Senate introduces bills to protect chemical and water plants nationwide

Feature story - July 21, 2010
Senator Frank R. Lautenberg (D-NJ) introduced a comprehensive legislative package that would help to prevent debilitating terrorist attacks at America’s chemical, drinking water, and wastewater facilities. This legislation requires plants to assess their vulnerability, develop plans to address those vulnerabilities, and requires the highest-risk facilities to convert their facilities to safer processes that don’t have the risk of a catastrophic chemical release.

senate introduces bill


The Secure Water Facilities Act (S. 3598) and Secure Chemical Facilities Act (S. 3599) would require changes for the highest-risk facilities, preventing undue burdens on small, low-risk facilities while protecting against the greatest threats. Some of the changes that can be implemented at water and chemical plants include reducing the amount of lethal gases stored on-site or minimizing the use of dangerous chlorine gas.

Millions at risk


Did you know that the Department of Homeland Security has identified over 5,333 "high-risk" chemical plants in the United States? Just 300 of these plants together put 110 million Americans at risk. And on April 2nd a refinery in Washington State blew up killing eight workers. Meanwhile the failed May 1st car bomb in New York's Times Square was a grim reminder of our continuing vulnerability to terrorism.

Safer alternatives exist


The greatest risks posed by U.S. chemical plants is their use of huge quantities of poison gases such as chlorine. Fortunately safer processes are available for virtually all of them.

In fact, more than 287 chemical plants have switched to safer chemicals or processes over the last ten years. This common sense action has eliminated catastrophic risks to 38 million Americans. That's the good news. The bad news is that most of the highest risk plants have NOT adopted safer processes -- and they won't until laws are passed that require them to do so.

Chemical industry lobbyists


Since the 9/11 attacks, chemical industry lobbyists, including Dow, DuPont, BP and Exxon have blocked strong legislation. Greenpeace identified 169 lobbyists registered to keep Congress from enacting a strong chemical security law. But in spite of that, last November the House of Representatives passed a bill (H.R. 2868) that will eliminate these risks. And, now the Senate has a new bill that would help save lives. The bills are endorsed by a broad coalition of over 90 environmental, health, and labor groups.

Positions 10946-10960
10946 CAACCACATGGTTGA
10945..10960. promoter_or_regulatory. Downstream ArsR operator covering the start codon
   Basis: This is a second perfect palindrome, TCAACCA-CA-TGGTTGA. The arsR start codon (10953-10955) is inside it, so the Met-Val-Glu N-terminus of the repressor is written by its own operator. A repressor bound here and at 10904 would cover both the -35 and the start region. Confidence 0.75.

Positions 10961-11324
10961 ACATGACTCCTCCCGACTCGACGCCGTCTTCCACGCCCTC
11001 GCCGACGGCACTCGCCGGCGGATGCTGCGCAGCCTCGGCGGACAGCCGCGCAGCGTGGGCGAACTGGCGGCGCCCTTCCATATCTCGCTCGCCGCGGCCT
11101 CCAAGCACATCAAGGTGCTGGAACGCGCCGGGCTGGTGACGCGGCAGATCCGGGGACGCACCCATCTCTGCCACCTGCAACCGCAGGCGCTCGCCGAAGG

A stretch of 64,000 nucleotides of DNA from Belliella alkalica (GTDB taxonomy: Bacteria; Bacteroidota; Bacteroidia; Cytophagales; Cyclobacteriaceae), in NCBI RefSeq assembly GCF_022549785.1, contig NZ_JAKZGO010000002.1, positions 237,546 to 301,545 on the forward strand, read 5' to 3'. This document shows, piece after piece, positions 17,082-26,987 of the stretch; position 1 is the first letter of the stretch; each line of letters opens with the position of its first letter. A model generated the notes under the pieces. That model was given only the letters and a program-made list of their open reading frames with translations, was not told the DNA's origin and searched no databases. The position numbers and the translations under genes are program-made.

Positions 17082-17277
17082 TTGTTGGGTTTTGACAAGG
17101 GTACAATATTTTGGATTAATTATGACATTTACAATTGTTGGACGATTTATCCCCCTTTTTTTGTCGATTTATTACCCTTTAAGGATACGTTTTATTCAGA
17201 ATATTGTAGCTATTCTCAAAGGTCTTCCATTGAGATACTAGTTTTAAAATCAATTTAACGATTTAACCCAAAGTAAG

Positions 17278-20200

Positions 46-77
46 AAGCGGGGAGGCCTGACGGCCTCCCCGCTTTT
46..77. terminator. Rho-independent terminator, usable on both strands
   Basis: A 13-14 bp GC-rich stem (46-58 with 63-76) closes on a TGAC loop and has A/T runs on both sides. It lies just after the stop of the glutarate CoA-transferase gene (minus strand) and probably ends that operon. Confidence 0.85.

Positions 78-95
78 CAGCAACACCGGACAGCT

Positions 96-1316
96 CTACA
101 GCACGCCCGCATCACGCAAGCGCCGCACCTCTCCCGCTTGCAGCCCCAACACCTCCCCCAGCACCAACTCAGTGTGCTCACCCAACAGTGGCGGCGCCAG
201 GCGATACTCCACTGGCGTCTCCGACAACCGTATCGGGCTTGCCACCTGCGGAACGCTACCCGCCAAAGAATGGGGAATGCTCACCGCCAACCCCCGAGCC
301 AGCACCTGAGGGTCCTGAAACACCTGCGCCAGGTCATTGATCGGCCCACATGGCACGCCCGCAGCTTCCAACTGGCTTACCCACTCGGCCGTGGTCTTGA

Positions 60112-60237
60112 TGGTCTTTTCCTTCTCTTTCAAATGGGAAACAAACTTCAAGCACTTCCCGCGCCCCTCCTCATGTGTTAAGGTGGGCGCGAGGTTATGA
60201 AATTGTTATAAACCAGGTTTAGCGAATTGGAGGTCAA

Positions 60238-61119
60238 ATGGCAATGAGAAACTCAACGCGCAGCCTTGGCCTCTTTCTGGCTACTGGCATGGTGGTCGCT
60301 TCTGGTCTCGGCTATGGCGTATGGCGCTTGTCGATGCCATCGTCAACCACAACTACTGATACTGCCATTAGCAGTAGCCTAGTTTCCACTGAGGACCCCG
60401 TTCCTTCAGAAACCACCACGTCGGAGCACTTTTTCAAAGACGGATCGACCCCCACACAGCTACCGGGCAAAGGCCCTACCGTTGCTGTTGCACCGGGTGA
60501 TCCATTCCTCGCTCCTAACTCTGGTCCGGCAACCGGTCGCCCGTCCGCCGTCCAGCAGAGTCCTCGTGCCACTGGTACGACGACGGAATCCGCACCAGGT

Creating Jobs


The chemical industry lobbyists are routinely asserting without any substantiation that if this legislation is adopted it will eliminate jobs and hurt the economy. Greenpeace didn’t believe them so we commissioned a neutral firm, Management Information Services, Inc. (MISI), to conduct an independent economic analysis of H.R. 2868 (Senator Lautenberg’s bill has a similar fiscal profile).

The MISI analysis thoroughly rebutted the claims of these opponents of safety and security. MISI shows that the House passed bill will actually create 8,000 jobs and leverage nearly $2 billion in economic stimulus. Furthermore, the two sectors of the economy that will benefit the most are the chemical industry and publicly owned water treatment plants.
 

The bills would:

 

  • Require the chemical and water facilities to assess their vulnerability to attack, develop a plan to address those vulnerabilities and respond to an emergency, and provide worker training to carry out the plan.
  • Require facilities using dangerous chemicals to evaluate whether the facility could reduce the consequences of an attack by, for example, using a safer chemical or process. The facility must implement those safer measures if it has been classified as one of the highest-risk facilities, implementation of safer measures is feasible, and implementation would not increase risk overall by shifting risk to another location. 
  • Protect sensitive security information from disclosure, while ensuring information sharing between state and local governments, first-responders, and workers.
  • Allow communities to have a role in ensuring local facilities comply with these regulations. 
  • Authorize grants to help defray the cost of assessing vulnerabilities, developing security and response plans, and implementing safer measures.

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